The job was in the bag—but people would insist on looking.
|"A face to freeze you solid. Tha's what she had." The speaker's words were slurred, and he fumbled at his glass with whiskey-numbed fingers. "Freeze you solid," he repeated as he slopped his drink over the polished bar top.
The barman continued rubbing at a glass with a dirty cloth. He worked at it with a machine-like intensity, and concentrated his attention on the front door.
It was a small bar, a narrow bar, the kind of bar you find downtown in large cities, slid in between a pawn shop on one side and a butcher on the other, where there's no room for anything but a long, chest-high bar and a row of stools. A bar where names are held and nursed more closely than the drinks.
"Y'ever heard th' expression?" the speaker said.
"What expression?" asked the barman.
"A face to freezhe you sholid." The speaker was hunched almost double over the bar. "You heard it? You've heard o' her, of course."
"I've heard the expression."
"Th' expression. Psh! But her. You've heard of her." He laid a leathery hand on the burlap sack that rested beside him on the bar. It bulged roundly. Perhaps it held a bowling ball, or some other item of similar size and shape and weight.
But the barman avoided looking at it, or at the viscous pool of tarry, red-black liquid that was slowing seeping out through the rough fibers.
"Who d'you mean? Your neighbor?"
"My neighbor?" The speaker squinted with disgusted puzzlement. "Buh she lived all th'way 'cross the country!"
"I thought you said she was from the neighborhood." The barman set the glass down with a click. But there was nothing else to polish, so he picked it up again and went back to working it over.
"Your neighborhood. This neighborhood." The speaker tapped the bar with a dirty fingernail. "Tha's why you would'a heard of her."
"It's a big neighborhood."
"Huh!" The speaker's head sank again. "I think som'n with a face like hers'd be known 'roun' here. Freeze you solid to look at her."
He muttered some more to himself, then sat up straight and peered into the warped mirror behind the bar. He seemed not to see his own face, with its thick lips and slit-like eyes under swollen lids; the lank and dirty hair; the nose flat like a lion's. He rocked back and forth, as though trying to peer around his own reflection to see the wall reflected behind.
"Could o' done it in here," he muttered. "Perfec' for it, really. Wouldn'a had to stop by a druggist, pick up a, a—" He waved at the air, as though he might snatch the word he was looking for from it. "Li'l one you carry aroun'."
"So what did she do to you?" the barman asked his only customer of the evening. He jerked his chin at the burlap bag, though his eyes still skittered away from the stuff that was oozing out of it. "Why did you have to, uh—?"
"Her?" The drunk blinked. "Nothing! 's just a job, tha's all. Just a job." He stroked the bag.
Then he shivered and jerked away. "Tough one, though," he muttered. "Never gets any easier. People think you do it once—thpbt!—an' tha's the end. No. There's always another'n popping up. It's envy in back of it, you know. Always envy. Pride an' envy an' 'oobris. And a lack of imagination in certain people," he added bitterly.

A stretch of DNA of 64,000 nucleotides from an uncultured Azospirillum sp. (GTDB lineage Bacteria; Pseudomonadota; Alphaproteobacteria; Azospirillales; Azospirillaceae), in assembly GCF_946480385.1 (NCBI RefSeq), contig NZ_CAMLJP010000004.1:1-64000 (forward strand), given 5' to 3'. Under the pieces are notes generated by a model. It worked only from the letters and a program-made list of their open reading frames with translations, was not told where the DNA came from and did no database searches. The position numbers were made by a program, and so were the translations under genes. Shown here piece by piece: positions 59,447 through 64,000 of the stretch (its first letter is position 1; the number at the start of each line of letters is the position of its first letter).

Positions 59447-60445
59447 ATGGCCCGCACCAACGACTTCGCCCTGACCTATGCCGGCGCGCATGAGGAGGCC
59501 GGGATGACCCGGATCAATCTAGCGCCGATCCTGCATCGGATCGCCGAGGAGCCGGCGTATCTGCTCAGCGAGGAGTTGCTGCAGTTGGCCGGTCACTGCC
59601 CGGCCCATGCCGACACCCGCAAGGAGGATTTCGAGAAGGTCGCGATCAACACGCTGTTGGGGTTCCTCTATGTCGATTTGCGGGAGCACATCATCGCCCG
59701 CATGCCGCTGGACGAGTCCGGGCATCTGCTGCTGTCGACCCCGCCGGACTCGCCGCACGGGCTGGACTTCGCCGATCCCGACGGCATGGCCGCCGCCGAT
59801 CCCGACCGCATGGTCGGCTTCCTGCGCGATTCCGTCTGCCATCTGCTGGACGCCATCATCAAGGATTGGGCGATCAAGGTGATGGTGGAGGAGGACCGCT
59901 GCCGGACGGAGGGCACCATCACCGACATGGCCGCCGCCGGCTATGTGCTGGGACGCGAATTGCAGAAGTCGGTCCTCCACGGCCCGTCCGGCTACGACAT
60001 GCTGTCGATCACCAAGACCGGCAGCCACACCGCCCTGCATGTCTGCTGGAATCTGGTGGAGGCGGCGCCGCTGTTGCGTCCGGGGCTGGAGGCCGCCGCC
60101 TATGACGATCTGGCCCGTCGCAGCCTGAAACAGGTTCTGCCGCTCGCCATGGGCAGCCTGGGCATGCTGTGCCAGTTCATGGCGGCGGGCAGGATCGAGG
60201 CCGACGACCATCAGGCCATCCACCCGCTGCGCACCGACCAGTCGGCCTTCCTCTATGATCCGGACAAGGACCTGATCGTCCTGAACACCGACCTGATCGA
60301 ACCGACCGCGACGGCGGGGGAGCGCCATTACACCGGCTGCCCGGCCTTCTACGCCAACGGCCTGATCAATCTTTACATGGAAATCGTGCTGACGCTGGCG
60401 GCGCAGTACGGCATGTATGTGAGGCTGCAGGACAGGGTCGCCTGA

He brooded, and seemed not to notice the flash of red and blue lights that suddenly swept through the front windows. But the barman visibly relaxed, and set the glass back down.
"'s'why you need a specialist like me," the speaker added after a silence. "Wanted to retire a long time ago."
He roused himself. "But here's t' a hard job done right!" He threw back the whiskey and set the glass down with a bang. "'nother one!"
But the door opened first, and the barman nodded past him at the two leather-jacketed policemen who came in. "What's up?" the lead cop asked. His tone was relaxed, but his glance was sharp and wary.
"Ask the man with the head in the bag," the barman replied.
"That true?" The second cop elbowed his partner aside and leaned next to the drunk, who had to twist around to squint up at him. "You got a head in the bag?"
"A head in the—? Sure!" He held his empty glass up to the barman. "'s'why I'm here."
"It's what he told me," the barman said. He shrank back. "He comes in here, drops the thing on the bar, tells me he's just come in for a steadying drink after cutting the head off a lady, and what the hell took you boys so long to get here?"
The first cop was studying the bag and the ooze that was now sticking it to the bar top. "You have a look in it?"
"I wouldn' let him if he asked!" the drunk said. "She got a face to freezhe you sholid!"
"Well, let's have a look." The cop picked up the bag and—
"Oh, God!" The barman covered his mouth and ran for the back as a thin, reddish string, dribbling like cold syrup, streamed from the corner of the bag. The cop shot an amused glance at his back, then shook the bag open. He looked inside, and froze solid.
"Charlie," said his partner after a moment's silence. "Hey!" He bounced a fist off his partner's shoulder, and frowned at the lack of movement or reply. "What the—?"
"Hey, you shouldn' do that!" the drunk hollered as the second cop leaned past to peer inside the bag.
"Coupla idiots," Perseus muttered as the second cop froze as solid as the first. He wrenched the bag from their stony grip. "I tol' you what her face would do to you!"
But people never learned. No matter how many times you cut the head off a Gorgon—or how many times you warned them not to piss off a goddess—people just never learned.
Prompt: Cover image.